Autoregulation of Protein Synthesis by Translation

  • Guim Kwon
  • Guang Xu
  • Wilhelm S. Cruz
  • Connie A. Marshall
  • Michael L. McDaniel
Part of the Endocrine Updates book series (ENDO, volume 16)


In mammalian cells mRNA translation is activated by a variety of stimuli including hormones such as insulin and growth factors. The stimulatory effects of nutrients, in particular, glucose and amino acids, on protein synthesis have recently become a focus of new interest. Acute exposure of pancreatic β-cells to glucose, for example, is known to activate insulin biosynthesis by stimulating translation of pre-existing prepro-insulin mRNA. This regulation at the level of translation rather than at the level of insulin gene transcription ensures a rapid replenishment of stored insulin content after exocytosis. Dietary amino acids have also been shown to stimulate muscle protein synthesis after food intake (1, 2). This anabolic effect may be attributed in part to an increase in amino acid supply to muscle, thereby augmenting substrate availability for peptide synthesis. However, many recent studies suggest that amino acids also function independently as nutritional signaling molecules that regulate mRNA translation. In this chapter, the effects of nutrients, glucose and amino acids, on the regulation of protein synthesis by activating key regulatory translation factors will be discussed primarily focusing on pancreatic β-cells.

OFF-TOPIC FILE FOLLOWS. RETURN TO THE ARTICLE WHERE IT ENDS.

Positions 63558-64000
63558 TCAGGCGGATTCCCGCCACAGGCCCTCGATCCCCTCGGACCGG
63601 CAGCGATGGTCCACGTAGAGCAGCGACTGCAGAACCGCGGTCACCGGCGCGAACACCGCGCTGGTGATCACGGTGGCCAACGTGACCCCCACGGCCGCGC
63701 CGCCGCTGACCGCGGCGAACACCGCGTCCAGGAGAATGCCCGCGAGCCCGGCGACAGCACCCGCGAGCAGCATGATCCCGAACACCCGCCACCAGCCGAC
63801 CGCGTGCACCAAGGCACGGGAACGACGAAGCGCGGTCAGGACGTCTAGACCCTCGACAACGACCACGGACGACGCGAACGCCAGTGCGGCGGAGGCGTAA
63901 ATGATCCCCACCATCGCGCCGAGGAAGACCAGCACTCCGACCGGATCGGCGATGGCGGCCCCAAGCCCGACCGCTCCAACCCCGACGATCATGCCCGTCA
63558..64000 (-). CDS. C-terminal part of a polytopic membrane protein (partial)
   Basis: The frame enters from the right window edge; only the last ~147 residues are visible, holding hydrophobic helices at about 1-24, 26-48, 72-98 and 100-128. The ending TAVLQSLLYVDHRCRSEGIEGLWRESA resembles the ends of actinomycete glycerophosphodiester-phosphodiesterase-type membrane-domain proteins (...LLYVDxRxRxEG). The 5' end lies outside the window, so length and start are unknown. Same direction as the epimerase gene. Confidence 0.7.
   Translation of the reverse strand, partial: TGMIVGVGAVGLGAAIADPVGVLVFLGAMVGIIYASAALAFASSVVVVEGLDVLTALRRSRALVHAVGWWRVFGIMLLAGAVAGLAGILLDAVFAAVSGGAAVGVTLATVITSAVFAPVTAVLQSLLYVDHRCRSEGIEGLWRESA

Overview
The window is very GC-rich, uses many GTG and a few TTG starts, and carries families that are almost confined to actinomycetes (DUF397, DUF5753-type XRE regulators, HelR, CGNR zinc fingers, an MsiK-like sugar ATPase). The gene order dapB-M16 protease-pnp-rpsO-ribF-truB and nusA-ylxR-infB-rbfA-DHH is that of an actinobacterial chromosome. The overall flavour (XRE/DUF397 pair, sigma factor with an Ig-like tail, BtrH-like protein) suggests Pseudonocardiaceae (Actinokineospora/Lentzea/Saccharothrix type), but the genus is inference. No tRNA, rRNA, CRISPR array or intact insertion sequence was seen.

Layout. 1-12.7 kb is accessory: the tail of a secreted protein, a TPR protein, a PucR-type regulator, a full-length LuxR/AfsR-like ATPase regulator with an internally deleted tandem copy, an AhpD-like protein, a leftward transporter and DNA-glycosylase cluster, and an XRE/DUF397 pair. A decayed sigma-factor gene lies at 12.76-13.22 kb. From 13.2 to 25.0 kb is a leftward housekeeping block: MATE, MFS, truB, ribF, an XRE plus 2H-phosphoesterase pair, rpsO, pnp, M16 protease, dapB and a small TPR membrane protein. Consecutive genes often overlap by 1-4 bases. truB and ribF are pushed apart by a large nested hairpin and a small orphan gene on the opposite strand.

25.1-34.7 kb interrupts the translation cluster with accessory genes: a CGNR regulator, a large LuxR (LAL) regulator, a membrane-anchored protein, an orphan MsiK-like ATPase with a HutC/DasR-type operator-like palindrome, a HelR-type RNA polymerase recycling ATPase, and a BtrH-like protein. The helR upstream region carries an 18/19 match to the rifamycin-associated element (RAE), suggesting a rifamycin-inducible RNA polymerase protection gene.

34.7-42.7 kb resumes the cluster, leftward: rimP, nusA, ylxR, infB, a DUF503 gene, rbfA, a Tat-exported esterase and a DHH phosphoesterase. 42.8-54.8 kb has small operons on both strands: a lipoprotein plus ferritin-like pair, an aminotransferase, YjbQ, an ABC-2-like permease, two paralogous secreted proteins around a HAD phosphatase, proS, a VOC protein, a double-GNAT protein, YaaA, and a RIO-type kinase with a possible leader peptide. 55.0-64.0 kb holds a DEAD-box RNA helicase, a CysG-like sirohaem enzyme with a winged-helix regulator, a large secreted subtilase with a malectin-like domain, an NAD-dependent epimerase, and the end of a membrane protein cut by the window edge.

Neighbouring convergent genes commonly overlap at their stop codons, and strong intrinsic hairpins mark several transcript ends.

Basal Amino Acid Insulin Receptor Substrate RINm5F Cell Insulin Gene Expression Stimulate Muscle Protein Synthesis 
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Copyright information

© Springer Science+Business Media New York 2002

Authors and Affiliations

  • Guim Kwon
    • 1
  • Guang Xu
    • 1
  • Wilhelm S. Cruz
    • 1
  • Connie A. Marshall
    • 1
  • Michael L. McDaniel
    • 1
  1. 1.Washington University School of MedicineSt LouisUSA

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